Starting in Australia, moving on through Japan and into China before it gets to Europe and the UK tonight
Tonight’s moon will be the biggest and brightest in living memory – and people around the world will be watching just after the sun sets.
During the event, the moon will appear up to 14% bigger and 30% brighter than an average full moon.
It will be at its biggest in decades, and offer brilliant photo opportunities, according to experts.
Last night the moon was almost as bright, and will continue to dazzle throughout the week, but it will be at its brightest tonight.
Sunset in the UK will take place at 16.12, and the moon rise is expected at around 16.44.
But it will be viewed at its best around 20.09, and it is best to avoid light pollution, such as street lights, when viewing it.
If the weather co-operates, we could be in for a stunning lunar sight.
Sydney Harbour Bridge
However, other countries are already witnessing the supermoon in their skies.
In Australia, sky-watchers climbed to the top of the Sydney Harbour Bridge to get a closer view of the supermoon.
The large moon ducked between the clouds over Sydney on Monday evening, with crowds lining up to take photographs.
A surfer surfs the waves in front of the the supermoon in Hawaii.
The biggest supermoon for 70 years rises over the Severn Bridge.
The brightest supermoon in almost 70 years over San Diego.
This is the closest the moon will get to Earth until 25 November 2034, so you really don’t want to miss this one.
The supermoon will also bring stronger than usual high tides, followed by plunging low tides the next morning.
What is a supermoon?A supermoon usually takes place every one to two years, when the full moon coincides with its closest point to Earth during its monthly orbit.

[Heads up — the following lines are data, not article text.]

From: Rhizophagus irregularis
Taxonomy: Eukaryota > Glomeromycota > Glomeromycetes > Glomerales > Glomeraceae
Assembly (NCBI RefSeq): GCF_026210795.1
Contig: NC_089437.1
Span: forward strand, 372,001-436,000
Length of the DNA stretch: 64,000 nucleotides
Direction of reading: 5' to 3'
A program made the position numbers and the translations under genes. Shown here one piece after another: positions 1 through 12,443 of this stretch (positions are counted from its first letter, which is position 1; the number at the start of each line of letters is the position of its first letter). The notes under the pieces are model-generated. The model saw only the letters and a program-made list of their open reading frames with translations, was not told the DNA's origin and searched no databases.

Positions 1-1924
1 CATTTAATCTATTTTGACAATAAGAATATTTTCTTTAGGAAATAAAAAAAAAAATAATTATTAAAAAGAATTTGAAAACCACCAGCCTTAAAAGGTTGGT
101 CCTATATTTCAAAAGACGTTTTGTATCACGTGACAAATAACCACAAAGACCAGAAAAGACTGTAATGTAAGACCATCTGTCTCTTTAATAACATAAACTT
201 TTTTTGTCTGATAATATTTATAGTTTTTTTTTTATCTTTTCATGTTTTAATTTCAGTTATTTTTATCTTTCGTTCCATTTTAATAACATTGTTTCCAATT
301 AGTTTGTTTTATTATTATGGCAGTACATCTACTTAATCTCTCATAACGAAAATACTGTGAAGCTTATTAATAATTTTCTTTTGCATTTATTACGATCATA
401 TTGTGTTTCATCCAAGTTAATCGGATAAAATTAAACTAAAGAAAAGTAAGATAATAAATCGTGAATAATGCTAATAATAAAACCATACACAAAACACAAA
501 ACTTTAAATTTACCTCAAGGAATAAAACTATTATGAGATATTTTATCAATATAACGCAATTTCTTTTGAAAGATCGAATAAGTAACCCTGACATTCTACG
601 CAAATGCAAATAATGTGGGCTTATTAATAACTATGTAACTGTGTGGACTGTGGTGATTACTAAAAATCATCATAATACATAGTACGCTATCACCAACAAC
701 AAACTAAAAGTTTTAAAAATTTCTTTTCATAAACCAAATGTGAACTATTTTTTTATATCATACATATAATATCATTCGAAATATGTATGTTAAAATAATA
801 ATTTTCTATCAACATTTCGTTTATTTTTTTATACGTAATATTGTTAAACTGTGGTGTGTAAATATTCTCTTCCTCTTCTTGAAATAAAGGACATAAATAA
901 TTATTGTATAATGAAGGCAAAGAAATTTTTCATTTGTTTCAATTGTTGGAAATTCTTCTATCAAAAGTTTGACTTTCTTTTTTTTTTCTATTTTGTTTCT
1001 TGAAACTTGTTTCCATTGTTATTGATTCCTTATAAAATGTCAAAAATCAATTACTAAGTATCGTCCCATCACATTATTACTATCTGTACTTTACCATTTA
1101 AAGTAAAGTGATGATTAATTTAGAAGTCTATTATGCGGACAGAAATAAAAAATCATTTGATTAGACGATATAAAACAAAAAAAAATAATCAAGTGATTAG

Because the moon has an elliptical orbit, one side – called the perigee – is about 48,280 km (30,000 miles) closer to Earth than the other side (the apogee).
When the sun, the moon, and Earth line up as the moon orbits Earth, that’s known as syzygy (definitely something you want to keep in your back pocket for your next Scrabble match).
When this Earth-Moon-Sun system occurs with the perigee side of the moon facing us, and the moon happens to be on the opposite side of Earth from the sun, we get what’s called a perigee-syzygy.
That causes the moon to appear much bigger and brighter in our sky than usual, and it’s referred to as a supermoon – or more technically, a perigee moon.
What time is the supermoon?
A commercial jet flies in front of the moon on its approach to Heathrow in London
The supermoon is expected to reach the peak of its full phase at 13.52 GMT, meaning most countries will have the best chance of seeing it shortly after sunset.
Sunset in the UK will take place at 16.12, and the moon rise is expected at around 16.44, so you can watch out for it any time after that.
Why is this one special?
The moon rises over the Chicago Harbor Light
Because the November 14 moon becomes full within about two hours of perigee, it’s going to look the biggest it has in nearly seven decades.
“The full moon of November 14 is not only the closest full moon of 2016, but also the closest full moon to date in the 21st century,” an NASA spokesperson said.
“The full moon won’t come this close to Earth again until 25 November 2034.”
What does it mean?
Doomsday preppers are already claiming the supermoon is a sign that the apocalypse is imminent.
The last time the supermoon was this close, in 1948, the state of Israel was declared an independent nation, leading some to associate it with religious and political change.Some even believe that the cosmic event could bring about the second coming – with the recent opening of Christ’s tomb.
How to see it
If you’re planning on viewing the November 14 supermoon, be sure to get somewhere nice and dark, away from the lights of the city, if you can.
As long as the sky is clear, you’ll have some awesome opportunities to take pictures overnight